Guests at Anse Chastanet in St Lucia, will be hypnotised by one of nature’s most spectacular and rare performances from 24th – 26th August this year. A short window of opportunity opens up for the chance to observe a remarkable phenomenon which turns the seas yellow and pink with upwards moving “snowfall”, coral spawning. This marvellous spectacle only happens once a year and only a handful of people worldwide get to see it in their lifetime.

Witness Rare Coral Spawning at Anse Chastanet, St Lucia

Witness Rare Coral Spawning at Anse Chastanet, St Lucia

Each year, Anse Chastanet’s scuba diving team, Scuba St Lucia, incredibly and accurately predicts the night spawning and prepares to take novice and experienced divers and snorkellers to observe the sensational spectacle which occurs right off the beaches of this characteristic hotel. Accompanied at night by Anse Chastanet’s skilled in-house scuba staff, divers and snorkellers will be able to witness the mesmerising fertilisation process of both coral and various other reef inhabitants.

Witness Rare Coral Spawning at Anse Chastanet, St Lucia

Witness Rare Coral Spawning at Anse Chastanet, St Lucia

 

 

What is coral spawning and why is this so rare?

First discovered in the 1980s at Australia’s Great Barrier Reef, this annual mass reproduction phenomenon is now known to be critical to coral reef – and our own ecosystem’s – survival. Tropical coral reefs, although out of sight, are essential to our world-wide food chains.

Each year, coral release millions of packets of egg and sperm cells that appear as massive underwater clouds of white and pink upward moving “snowfall”.  After they drift to the surface for fertilisation, the sea will be partially covered by the slicks of coral larvae before they settle to the bottom destined to build the next generation of these vital ocean organisms.

While much of the coral spawning process remains a mystery, scientists from all over the world study these miraculous events, and now know that the ideal time for the release of the reproductive cells is a week or so after a full August moon. It happens an hour or two after sunset with the cover of darkness increasing the chances of larvae survival by overwhelming fish predators.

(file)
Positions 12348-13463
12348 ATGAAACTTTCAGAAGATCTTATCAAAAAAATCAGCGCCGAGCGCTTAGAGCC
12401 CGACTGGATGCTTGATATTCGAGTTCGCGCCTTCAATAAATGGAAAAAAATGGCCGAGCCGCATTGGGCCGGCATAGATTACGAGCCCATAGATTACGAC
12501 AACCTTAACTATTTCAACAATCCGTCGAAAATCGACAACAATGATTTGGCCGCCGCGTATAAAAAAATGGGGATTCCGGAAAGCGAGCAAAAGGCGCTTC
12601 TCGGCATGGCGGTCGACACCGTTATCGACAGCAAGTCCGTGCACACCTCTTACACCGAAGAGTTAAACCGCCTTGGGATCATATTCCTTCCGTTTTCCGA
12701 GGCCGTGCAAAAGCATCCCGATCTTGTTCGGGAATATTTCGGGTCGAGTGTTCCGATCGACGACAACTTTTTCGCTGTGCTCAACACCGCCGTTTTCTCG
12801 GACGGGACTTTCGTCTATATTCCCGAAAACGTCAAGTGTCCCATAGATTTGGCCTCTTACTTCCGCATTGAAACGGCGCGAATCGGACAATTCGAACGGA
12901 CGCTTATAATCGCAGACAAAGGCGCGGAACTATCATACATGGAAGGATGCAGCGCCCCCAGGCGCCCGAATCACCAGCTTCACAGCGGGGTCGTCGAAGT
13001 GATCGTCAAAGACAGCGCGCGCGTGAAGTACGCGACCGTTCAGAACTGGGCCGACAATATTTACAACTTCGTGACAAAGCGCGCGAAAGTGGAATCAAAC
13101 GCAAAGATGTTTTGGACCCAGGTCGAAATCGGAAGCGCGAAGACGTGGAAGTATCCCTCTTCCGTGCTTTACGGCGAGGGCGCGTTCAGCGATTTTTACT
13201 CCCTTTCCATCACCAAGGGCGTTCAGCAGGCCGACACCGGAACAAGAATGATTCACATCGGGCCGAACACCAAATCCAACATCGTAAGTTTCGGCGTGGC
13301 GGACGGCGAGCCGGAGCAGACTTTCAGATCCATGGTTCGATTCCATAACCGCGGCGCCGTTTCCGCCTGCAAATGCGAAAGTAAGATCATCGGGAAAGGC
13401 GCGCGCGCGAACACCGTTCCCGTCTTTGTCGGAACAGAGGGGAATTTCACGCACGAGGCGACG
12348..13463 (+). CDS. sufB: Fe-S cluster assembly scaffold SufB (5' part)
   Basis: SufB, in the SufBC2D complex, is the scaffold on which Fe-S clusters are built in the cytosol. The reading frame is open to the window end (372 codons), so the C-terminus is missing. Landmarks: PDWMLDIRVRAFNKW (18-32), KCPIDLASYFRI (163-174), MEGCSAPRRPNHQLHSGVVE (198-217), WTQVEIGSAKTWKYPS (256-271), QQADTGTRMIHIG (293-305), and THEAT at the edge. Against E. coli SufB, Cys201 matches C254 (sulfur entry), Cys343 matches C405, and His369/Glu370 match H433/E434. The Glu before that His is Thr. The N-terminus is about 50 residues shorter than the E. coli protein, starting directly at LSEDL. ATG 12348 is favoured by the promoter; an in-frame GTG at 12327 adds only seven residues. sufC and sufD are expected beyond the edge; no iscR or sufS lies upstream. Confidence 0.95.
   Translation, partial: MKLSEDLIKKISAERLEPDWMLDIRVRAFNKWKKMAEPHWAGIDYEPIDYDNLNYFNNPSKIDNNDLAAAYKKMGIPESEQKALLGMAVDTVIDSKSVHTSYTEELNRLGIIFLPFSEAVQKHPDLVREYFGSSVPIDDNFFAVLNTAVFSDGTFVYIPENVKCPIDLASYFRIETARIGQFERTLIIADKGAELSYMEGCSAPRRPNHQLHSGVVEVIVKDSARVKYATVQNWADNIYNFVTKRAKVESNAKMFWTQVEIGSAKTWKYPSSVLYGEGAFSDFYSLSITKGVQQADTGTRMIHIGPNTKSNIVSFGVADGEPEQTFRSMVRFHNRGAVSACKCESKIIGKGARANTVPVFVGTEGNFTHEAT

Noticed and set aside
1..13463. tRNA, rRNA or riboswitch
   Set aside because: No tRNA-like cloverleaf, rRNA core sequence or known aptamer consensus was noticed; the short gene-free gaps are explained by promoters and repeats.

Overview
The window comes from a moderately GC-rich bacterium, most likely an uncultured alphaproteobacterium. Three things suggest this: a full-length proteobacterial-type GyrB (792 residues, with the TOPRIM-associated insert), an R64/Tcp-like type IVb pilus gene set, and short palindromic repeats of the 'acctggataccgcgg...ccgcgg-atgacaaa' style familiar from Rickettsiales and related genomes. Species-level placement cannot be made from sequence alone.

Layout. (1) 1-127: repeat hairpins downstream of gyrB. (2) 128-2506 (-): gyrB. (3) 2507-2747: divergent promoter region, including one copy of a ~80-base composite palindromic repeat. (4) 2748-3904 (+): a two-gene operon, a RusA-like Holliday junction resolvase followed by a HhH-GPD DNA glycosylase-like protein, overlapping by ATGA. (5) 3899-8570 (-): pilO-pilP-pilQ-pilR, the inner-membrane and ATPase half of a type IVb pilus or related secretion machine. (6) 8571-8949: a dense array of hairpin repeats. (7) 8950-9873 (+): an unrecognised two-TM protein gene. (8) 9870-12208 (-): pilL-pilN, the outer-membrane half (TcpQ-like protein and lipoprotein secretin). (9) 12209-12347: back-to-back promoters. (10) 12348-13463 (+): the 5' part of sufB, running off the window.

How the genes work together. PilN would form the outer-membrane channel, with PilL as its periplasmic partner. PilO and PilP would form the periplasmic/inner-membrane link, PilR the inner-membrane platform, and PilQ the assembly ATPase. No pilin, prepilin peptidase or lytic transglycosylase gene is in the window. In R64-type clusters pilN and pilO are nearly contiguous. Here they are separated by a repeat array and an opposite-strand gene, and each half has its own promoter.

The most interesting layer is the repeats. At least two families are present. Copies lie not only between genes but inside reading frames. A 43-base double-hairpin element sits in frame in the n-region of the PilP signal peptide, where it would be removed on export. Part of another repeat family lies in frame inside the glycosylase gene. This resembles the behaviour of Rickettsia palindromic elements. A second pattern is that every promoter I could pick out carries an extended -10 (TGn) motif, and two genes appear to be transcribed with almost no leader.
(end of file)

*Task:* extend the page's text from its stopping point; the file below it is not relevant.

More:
Witness Rare Coral Spawning at Anse Chastanet, St Lucia

Witness Rare Coral Spawning at Anse Chastanet, St Lucia

How is Anse Chastanet conserving and preserving this rare phenomenon?

This spawning phase of reproduction is now known to be a weak link to world-wide coral reef survival as it can only happen when conditions are just right; it is the phase most sensitive to human activity, non-point source pollution, and climate change.

As the world’s coral reefs are being decimated by the effects of global warming, this unique reproductive process takes on even further significance. Thankfully, Anse Chastanet has made a conscious effort for nearly 20 years to protect the reef from harm due to it exemplary and progressive sustainable designs and architecture; by minimizing impervious surfaces, keeping shorelines green and stable, and completely preventing runoff from entering the water – Anse Chastanet successfully preserves this wonder for future generations.

Mother Nature, take a bow!

Witness Rare Coral Spawning at Anse Chastanet, St Lucia

Witness Rare Coral Spawning at Anse Chastanet, St Lucia

Seven night dive packages at Anse Chastanet for August start at £1,831 per person on a double occupancy basis where both guests are diving. Rate includes full-board, airport transfers, 12 beach or boat dives, dive equipment and non-motorized water sports. Marine park fee of US €15 is to be paid locally. See more at: www.scubastlucia.com  

Nightly rates at Anse Chastanet start from £287 per room based on double occupancy. Rates are subject to 10% service charge and 10% VAT. www.ansechastanet.com

Witness Rare Coral Spawning at Anse Chastanet, St Lucia

Witness Rare Coral Spawning at Anse Chastanet, St Lucia